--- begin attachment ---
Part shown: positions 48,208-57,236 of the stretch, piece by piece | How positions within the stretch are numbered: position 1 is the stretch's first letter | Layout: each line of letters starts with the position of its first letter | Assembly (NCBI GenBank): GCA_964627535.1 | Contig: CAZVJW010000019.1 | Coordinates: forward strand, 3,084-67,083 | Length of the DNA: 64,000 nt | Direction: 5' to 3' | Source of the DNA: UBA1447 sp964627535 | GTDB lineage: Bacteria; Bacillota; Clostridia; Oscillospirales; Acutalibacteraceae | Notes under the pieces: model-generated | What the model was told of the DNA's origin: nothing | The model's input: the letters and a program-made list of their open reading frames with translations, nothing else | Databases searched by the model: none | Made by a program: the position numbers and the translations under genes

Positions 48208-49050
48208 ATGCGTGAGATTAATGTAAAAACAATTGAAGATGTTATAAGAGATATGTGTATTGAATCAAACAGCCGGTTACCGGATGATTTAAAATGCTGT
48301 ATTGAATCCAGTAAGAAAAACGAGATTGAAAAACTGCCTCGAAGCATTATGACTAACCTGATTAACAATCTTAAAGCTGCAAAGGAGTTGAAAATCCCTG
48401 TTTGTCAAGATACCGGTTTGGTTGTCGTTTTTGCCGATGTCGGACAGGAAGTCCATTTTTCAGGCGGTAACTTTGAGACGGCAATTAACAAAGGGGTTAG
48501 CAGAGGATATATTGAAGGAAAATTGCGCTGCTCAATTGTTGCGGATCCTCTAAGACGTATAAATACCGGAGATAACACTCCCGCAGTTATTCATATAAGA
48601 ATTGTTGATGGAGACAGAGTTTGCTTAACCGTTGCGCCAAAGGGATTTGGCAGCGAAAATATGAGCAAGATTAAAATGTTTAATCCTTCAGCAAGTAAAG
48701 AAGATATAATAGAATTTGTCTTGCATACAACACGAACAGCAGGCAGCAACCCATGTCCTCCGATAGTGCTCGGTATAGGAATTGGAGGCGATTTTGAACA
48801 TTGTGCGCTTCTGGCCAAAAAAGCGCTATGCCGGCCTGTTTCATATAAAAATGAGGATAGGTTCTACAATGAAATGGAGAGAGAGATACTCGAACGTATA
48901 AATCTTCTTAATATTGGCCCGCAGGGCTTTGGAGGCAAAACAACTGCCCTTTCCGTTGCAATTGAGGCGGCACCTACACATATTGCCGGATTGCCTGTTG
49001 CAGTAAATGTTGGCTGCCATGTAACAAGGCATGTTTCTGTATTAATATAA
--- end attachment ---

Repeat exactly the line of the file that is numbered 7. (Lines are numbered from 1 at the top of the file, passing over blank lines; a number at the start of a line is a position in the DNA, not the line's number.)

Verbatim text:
48601 ATTGTTGATGGAGACAGAGTTTGCTTAACCGTTGCGCCAAAGGGATTTGGCAGCGAAAATATGAGCAAGATTAAAATGTTTAATCCTTCAGCAAGTAAAG